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Queen Victoria by Bassano.jpgNear the end of her life, Queen Victoria visited Nice several times.

Nice-Matin reported recently on the Grandmother of Europe‘s trips to the city. Their article brought several interesting details to light.

The Niçois were honoured to welcome the monarch, who travelled as Lady Balmoral. After all, Victoria ruled over nearly one-quarter of the world’s population.

Contrary to the popular image of a morose woman, she was known locally for her engaging personality. She is said to have attended village fêtes, enjoyed an occasional glass of wine, visited museums, toured the old quarter of the city and befriended the Catholic priests, the Pénitents Rouges, who still have a community and the Saint-Suaire chapel in the old city where one can attend Latin Mass each Sunday. (The chapel is so named — suaire means perspiration — because it housed the shroud of Turin for many years.)

By 1895, she was visiting the city so frequently that the great and the good of Nice decided she needed her own private residence.

If that sounds over the top, bear in mind that she travelled with a grand entourage, among whom was her Scottish companion Mr Brown. Approximately 70 people travelled with her, including a dozen Bengal Lancers, her personal bodyguards. You can imagine how much luggage they had.

Plans were drawn up for construction of a palace for the Queen. The Excelsior Regina was built in the hilly and pleasant Cimiez district, north of the city centre.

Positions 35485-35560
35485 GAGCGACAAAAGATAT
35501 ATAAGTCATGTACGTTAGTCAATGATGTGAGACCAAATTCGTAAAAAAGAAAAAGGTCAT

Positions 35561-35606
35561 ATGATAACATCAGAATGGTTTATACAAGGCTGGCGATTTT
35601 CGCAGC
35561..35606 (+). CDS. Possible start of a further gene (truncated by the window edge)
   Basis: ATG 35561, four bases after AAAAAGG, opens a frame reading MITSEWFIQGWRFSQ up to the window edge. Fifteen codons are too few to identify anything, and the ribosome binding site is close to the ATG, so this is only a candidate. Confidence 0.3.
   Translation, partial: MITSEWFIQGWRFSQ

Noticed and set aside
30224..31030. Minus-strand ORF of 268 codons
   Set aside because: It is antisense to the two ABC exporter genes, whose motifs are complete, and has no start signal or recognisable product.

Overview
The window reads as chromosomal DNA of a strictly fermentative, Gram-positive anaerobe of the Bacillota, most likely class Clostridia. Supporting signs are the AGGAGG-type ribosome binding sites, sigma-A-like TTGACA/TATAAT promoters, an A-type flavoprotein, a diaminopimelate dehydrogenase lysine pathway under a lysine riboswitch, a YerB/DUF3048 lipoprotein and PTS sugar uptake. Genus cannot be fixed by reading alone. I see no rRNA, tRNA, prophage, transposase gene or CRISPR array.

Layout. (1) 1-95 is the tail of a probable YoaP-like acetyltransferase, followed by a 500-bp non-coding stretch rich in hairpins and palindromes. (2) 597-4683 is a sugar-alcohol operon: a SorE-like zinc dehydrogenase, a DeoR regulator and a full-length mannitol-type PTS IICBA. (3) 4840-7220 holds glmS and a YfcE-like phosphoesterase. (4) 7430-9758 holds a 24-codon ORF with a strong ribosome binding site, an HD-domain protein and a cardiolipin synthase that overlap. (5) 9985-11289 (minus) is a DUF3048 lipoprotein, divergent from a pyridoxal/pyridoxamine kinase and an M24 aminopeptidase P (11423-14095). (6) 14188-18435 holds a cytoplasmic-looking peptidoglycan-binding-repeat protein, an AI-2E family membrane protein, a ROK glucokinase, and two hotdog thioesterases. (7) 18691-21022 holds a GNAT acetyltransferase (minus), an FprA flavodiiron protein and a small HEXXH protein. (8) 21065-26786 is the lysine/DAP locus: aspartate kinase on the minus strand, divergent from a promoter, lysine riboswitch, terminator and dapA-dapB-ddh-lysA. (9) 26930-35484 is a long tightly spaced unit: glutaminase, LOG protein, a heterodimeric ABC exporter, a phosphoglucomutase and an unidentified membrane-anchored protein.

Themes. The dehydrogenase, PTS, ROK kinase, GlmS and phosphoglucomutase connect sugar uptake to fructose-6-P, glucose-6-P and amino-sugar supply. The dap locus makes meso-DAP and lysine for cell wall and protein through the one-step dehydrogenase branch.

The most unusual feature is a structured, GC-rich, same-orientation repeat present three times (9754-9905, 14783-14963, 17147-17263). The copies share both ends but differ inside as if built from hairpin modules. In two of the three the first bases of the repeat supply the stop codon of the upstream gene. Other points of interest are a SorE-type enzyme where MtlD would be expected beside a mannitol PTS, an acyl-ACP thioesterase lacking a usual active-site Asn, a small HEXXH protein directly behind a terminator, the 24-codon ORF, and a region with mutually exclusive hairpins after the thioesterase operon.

The noted architect Biasini was in charge of the residence located on the Boulevard de Cimiez. The first stone was laid in 1896. He and everyone else involved hoped to complete the building by the time Queen Victoria visited later in the year. In the event, the Regina was unfinished and she stayed at the Grand Hotel that autumn.

In 1897, everything was ready. Victoria stayed at the Regina three times: 1897, 1898 and 1899. No expense was spared. Biasini included much decorative detail in his design, including a grand marble staircase. He also installed a private lift, a new luxury at the time. The building had six storeys and an ample garden where the Royal entourage could enjoy tennis and croquet. The Queen had all of the west wing to herself: 70 rooms. Surrounded by palm trees, it was soon known as the most fashionable place on the Côte d’Azur.

After Victoria’s death, the Regina Excelsior became a residence for other royal families visiting Nice and for commoners able to afford the prices! The rooms were subsequently converted into luxury flats. One of the gardens still has a marble statue of the Queen.

Queen Victoria’s last visit to Nice was to have been in 1901. However, she died on January 22 that year. On her deathbed she said:

If only I were in Nice, I would get better.

Today, Nice still has an Avenue Reine Victoria and a Victoria Pavillion complete with statue at the Cimiez Hospital.

Even though she took tea only if one of her own attendants prepared it rather than a local, the people of Nice considered Victoria their favourite monarch.

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